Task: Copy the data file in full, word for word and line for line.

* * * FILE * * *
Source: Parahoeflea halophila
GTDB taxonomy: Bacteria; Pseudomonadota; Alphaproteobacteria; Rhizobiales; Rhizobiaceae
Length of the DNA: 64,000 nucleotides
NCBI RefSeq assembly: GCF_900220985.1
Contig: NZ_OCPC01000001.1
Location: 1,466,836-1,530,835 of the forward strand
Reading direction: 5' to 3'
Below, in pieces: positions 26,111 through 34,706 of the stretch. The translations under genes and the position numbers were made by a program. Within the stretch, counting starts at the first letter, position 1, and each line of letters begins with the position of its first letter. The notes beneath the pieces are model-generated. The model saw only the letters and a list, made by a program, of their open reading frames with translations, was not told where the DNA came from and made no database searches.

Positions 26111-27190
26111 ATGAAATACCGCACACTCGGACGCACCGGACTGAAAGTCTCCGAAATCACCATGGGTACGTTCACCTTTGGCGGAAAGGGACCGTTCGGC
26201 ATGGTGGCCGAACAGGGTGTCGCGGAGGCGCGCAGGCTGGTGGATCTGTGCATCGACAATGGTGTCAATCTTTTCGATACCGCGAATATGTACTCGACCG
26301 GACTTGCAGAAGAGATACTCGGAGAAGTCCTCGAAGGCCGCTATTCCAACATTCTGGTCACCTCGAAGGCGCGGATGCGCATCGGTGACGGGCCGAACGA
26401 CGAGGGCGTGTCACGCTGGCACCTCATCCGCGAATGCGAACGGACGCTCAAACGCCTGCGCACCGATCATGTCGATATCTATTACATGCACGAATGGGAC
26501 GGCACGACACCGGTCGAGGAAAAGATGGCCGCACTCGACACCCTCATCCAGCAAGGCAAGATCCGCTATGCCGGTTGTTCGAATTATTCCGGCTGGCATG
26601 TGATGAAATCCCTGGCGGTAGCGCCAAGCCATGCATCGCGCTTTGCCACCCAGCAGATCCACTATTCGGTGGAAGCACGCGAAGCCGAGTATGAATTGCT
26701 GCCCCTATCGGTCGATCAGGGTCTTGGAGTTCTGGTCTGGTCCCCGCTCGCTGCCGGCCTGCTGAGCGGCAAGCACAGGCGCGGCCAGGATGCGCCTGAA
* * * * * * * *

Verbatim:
Source: Parahoeflea halophila
GTDB taxonomy: Bacteria; Pseudomonadota; Alphaproteobacteria; Rhizobiales; Rhizobiaceae
Length of the DNA: 64,000 nucleotides
NCBI RefSeq assembly: GCF_900220985.1
Contig: NZ_OCPC01000001.1
Location: 1,466,836-1,530,835 of the forward strand
Reading direction: 5' to 3'
Below, in pieces: positions 26,111 through 34,706 of the stretch. The translations under genes and the position numbers were made by a program. Within the stretch, counting starts at the first letter, position 1, and each line of letters begins with the position of its first letter. The notes beneath the pieces are model-generated. The model saw only the letters and a list, made by a program, of their open reading frames with translations, was not told where the DNA came from and made no database searches.

Positions 26111-27190
26111 ATGAAATACCGCACACTCGGACGCACCGGACTGAAAGTCTCCGAAATCACCATGGGTACGTTCACCTTTGGCGGAAAGGGACCGTTCGGC
26201 ATGGTGGCCGAACAGGGTGTCGCGGAGGCGCGCAGGCTGGTGGATCTGTGCATCGACAATGGTGTCAATCTTTTCGATACCGCGAATATGTACTCGACCG
26301 GACTTGCAGAAGAGATACTCGGAGAAGTCCTCGAAGGCCGCTATTCCAACATTCTGGTCACCTCGAAGGCGCGGATGCGCATCGGTGACGGGCCGAACGA
26401 CGAGGGCGTGTCACGCTGGCACCTCATCCGCGAATGCGAACGGACGCTCAAACGCCTGCGCACCGATCATGTCGATATCTATTACATGCACGAATGGGAC
26501 GGCACGACACCGGTCGAGGAAAAGATGGCCGCACTCGACACCCTCATCCAGCAAGGCAAGATCCGCTATGCCGGTTGTTCGAATTATTCCGGCTGGCATG
26601 TGATGAAATCCCTGGCGGTAGCGCCAAGCCATGCATCGCGCTTTGCCACCCAGCAGATCCACTATTCGGTGGAAGCACGCGAAGCCGAGTATGAATTGCT
26701 GCCCCTATCGGTCGATCAGGGTCTTGGAGTTCTGGTCTGGTCCCCGCTCGCTGCCGGCCTGCTGAGCGGCAAGCACAGGCGCGGCCAGGATGCGCCTGAA